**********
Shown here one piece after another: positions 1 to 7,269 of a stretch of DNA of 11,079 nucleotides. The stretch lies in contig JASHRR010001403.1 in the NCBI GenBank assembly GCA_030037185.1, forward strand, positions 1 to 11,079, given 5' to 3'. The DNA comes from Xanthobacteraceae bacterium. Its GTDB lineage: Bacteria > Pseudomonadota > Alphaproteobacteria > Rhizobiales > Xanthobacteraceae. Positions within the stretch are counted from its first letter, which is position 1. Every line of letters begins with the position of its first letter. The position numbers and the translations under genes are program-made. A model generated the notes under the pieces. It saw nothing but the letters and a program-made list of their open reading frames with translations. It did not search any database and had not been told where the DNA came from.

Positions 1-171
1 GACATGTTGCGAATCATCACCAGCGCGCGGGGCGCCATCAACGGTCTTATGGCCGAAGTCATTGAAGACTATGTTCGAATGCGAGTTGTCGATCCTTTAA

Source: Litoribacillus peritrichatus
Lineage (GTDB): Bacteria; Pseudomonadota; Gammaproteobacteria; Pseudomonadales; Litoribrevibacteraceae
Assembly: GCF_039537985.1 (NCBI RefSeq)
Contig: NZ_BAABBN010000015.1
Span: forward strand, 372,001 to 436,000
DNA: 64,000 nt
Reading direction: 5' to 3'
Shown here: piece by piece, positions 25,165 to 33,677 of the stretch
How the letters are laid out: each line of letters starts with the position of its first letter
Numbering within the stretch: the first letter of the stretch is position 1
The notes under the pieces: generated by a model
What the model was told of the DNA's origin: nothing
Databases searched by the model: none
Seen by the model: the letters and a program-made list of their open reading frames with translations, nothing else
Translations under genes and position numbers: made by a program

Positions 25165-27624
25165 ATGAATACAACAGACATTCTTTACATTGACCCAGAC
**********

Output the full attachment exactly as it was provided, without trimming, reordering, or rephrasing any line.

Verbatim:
Shown here one piece after another: positions 1 to 7,269 of a stretch of DNA of 11,079 nucleotides. The stretch lies in contig JASHRR010001403.1 in the NCBI GenBank assembly GCA_030037185.1, forward strand, positions 1 to 11,079, given 5' to 3'. The DNA comes from Xanthobacteraceae bacterium. Its GTDB lineage: Bacteria > Pseudomonadota > Alphaproteobacteria > Rhizobiales > Xanthobacteraceae. Positions within the stretch are counted from its first letter, which is position 1. Every line of letters begins with the position of its first letter. The position numbers and the translations under genes are program-made. A model generated the notes under the pieces. It saw nothing but the letters and a program-made list of their open reading frames with translations. It did not search any database and had not been told where the DNA came from.

Positions 1-171
1 GACATGTTGCGAATCATCACCAGCGCGCGGGGCGCCATCAACGGTCTTATGGCCGAAGTCATTGAAGACTATGTTCGAATGCGAGTTGTCGATCCTTTAA

Source: Litoribacillus peritrichatus
Lineage (GTDB): Bacteria; Pseudomonadota; Gammaproteobacteria; Pseudomonadales; Litoribrevibacteraceae
Assembly: GCF_039537985.1 (NCBI RefSeq)
Contig: NZ_BAABBN010000015.1
Span: forward strand, 372,001 to 436,000
DNA: 64,000 nt
Reading direction: 5' to 3'
Shown here: piece by piece, positions 25,165 to 33,677 of the stretch
How the letters are laid out: each line of letters starts with the position of its first letter
Numbering within the stretch: the first letter of the stretch is position 1
The notes under the pieces: generated by a model
What the model was told of the DNA's origin: nothing
Databases searched by the model: none
Seen by the model: the letters and a program-made list of their open reading frames with translations, nothing else
Translations under genes and position numbers: made by a program

Positions 25165-27624
25165 ATGAATACAACAGACATTCTTTACATTGACCCAGAC